The Horse: With a Treatise of Draught and a Copious Index

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Baldwin and Cradock, 1831 - 472 strán (strany)

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Strana 42 - Canst thou make him afraid as a grasshopper? The glory of his nostrils is terrible. He paweth in the valley, and rejoiceth in his strength : He goeth on to meet the armed men. He mocketh at fear, and is not affrighted, Neither turneth he back from the sword. The quiver rattleth against him, The glittering spear and the shield.
Strana 42 - Hast thou given the horse strength? hast thou clothed his neck with thunder? Canst thou make him afraid as a grasshopper? the glory of his nostrils is terrible. He paweth in the valley, and rejoiceth in his strength: he goeth on to meet the armed men.
Strana 13 - I am going to yield thee up ? To Europeans, who will tie thee close, — who will beat thee, — who will render thee miserable. Return with me, my beauty, my jewel, and rejoice the hearts of my children.
Strana 24 - The horses on their part are not without emulation; they tremble and are impatient, and are continually in motion. At last, the signal once given, they start, devour the course, and hurry along with unremitting swiftness. The jockeys, inspired with the thought of applause and the hope of victory, clap spurs to their willing horses, brandish their whips, and cheer them with their cries.
Strana 326 - It is not so generally known as it ought to be, that the return to a hot stable is quite as dangerous as the change from a heated atmosphere to a cold and biting air.
Strana 7 - The horse instantly began to jump, in a manner which made it very difficult for the rider to keep his seat, and quite different from the kick or plunge of an English horse; however, the gaucho's spurs soon set him going, and off he galloped, doing everything in his power to throw his rider.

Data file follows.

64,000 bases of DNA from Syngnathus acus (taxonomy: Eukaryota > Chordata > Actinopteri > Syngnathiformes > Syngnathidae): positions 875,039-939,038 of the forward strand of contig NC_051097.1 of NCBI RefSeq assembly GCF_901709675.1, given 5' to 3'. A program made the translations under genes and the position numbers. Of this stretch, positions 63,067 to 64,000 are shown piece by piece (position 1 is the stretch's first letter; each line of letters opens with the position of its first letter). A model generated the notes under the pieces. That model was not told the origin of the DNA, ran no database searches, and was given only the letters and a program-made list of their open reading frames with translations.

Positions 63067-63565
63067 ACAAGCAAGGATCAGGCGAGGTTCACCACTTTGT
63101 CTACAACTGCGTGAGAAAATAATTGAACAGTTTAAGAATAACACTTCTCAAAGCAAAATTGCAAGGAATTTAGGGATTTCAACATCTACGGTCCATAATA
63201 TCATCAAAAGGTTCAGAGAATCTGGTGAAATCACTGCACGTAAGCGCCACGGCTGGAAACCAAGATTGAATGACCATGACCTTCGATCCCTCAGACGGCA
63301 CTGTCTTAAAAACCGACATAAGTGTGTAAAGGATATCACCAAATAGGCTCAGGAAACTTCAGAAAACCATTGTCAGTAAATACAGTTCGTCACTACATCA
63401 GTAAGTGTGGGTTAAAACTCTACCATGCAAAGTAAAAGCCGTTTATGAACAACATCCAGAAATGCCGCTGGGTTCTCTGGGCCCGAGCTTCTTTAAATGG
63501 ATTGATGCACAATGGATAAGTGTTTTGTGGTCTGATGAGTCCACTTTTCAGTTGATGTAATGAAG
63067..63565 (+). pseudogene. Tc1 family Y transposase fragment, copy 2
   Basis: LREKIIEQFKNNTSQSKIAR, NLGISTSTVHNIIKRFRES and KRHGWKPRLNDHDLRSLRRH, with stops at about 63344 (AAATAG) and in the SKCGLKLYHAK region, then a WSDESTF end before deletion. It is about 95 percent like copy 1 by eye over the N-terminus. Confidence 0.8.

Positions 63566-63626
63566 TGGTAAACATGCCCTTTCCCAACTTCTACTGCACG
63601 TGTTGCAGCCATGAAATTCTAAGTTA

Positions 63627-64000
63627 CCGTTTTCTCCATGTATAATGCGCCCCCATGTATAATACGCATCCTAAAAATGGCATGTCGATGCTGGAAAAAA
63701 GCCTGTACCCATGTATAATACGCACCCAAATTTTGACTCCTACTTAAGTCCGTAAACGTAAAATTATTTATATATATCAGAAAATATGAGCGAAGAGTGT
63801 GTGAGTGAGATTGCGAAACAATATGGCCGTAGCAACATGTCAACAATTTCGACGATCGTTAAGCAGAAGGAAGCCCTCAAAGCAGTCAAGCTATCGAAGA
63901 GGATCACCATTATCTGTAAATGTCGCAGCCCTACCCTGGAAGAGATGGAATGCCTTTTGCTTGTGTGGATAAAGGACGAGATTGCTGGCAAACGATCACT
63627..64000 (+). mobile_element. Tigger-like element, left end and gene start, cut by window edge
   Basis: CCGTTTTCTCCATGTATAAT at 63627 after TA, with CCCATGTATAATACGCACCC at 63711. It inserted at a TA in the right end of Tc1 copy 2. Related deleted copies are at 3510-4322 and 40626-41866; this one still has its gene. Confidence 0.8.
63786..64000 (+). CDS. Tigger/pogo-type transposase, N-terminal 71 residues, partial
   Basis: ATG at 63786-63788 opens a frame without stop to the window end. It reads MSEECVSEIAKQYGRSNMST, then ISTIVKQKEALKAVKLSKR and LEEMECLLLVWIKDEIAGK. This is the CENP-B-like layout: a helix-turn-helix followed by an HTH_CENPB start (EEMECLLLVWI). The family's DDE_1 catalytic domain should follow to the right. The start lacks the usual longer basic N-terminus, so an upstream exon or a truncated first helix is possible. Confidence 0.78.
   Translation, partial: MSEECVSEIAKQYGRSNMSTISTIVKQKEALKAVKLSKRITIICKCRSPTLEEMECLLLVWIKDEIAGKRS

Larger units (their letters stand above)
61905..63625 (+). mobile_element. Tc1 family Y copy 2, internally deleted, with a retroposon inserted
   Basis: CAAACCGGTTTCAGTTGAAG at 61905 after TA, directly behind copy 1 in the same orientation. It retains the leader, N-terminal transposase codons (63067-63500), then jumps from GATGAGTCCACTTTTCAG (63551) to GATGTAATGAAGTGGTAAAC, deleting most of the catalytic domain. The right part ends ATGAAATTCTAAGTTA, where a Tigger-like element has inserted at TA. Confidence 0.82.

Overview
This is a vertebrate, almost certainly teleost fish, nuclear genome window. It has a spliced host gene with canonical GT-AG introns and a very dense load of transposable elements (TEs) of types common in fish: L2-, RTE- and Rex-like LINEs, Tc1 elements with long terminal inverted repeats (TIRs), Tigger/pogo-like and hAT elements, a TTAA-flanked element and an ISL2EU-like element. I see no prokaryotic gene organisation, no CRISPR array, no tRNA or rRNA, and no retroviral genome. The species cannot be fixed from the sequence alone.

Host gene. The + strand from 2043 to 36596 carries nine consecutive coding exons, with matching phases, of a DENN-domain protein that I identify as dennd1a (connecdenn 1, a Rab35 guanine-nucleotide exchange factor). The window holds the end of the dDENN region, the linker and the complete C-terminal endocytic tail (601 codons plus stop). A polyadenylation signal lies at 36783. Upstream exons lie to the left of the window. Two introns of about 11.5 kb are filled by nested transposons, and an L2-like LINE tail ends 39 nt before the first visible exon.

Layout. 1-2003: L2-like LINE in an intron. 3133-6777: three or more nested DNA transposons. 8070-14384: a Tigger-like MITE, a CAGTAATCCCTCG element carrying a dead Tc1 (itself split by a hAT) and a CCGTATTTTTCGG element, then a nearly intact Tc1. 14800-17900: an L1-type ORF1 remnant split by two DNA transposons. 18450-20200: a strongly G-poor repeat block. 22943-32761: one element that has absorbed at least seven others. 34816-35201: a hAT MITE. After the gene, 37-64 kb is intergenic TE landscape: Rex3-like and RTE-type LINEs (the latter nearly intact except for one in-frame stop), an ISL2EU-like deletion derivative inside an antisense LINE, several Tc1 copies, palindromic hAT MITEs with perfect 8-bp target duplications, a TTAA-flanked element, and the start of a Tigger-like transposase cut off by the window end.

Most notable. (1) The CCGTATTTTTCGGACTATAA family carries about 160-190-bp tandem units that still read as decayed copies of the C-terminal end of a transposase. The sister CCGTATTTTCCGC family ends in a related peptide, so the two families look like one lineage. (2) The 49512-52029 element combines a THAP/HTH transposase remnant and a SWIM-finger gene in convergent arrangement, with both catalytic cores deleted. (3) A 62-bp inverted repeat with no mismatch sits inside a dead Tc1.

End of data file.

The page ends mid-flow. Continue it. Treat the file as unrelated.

Strana 313 - Some saw his skill tried on a horse which could never before be brought to stand for a smith to shoe him. The day after Sullivan's half-hour lecture I went, not without some incredulity, to the smith's shop, with many other curious spectators, where we were eye-witnesses of the complete success of his art. This, too, had been a troop-horse; and it was supposed, not without reason, that after regimental discipline had failed no other would be found availing. I observed that the animal seemed afraid...
Strana 209 - ... to have a will of his own. No specific age, then, can be fixed ; but the castration should be performed rather late in the spring or early in the autumn, when the air is temperate, and particularly when the weather is dry. No preparation is necessary for the sucking colt, but it may be prudent to bleed and to physic one of more advanced age. In the majority of cases, no after treatment will be necessary, except that the animal should be sheltered from intense heat, and more particularly from...
Strana 313 - I observed that the animal seemed afraid whenever Sullivan either spoke or looked at him. How that extraordinary ascendancy could have been obtained, it is difficult to conjecture. In common cases this mysterious preparation was unnecessary. He seemed to possess an instinctive power of inspiring awe, the result perhaps of...
Strana 340 - ... work. It certainly would do so, if, immediately after drinking his fill, he were galloped hard, but not if he were suffered to quench his thirst more frequently when at rest in the stable. The horse that has free access to water...

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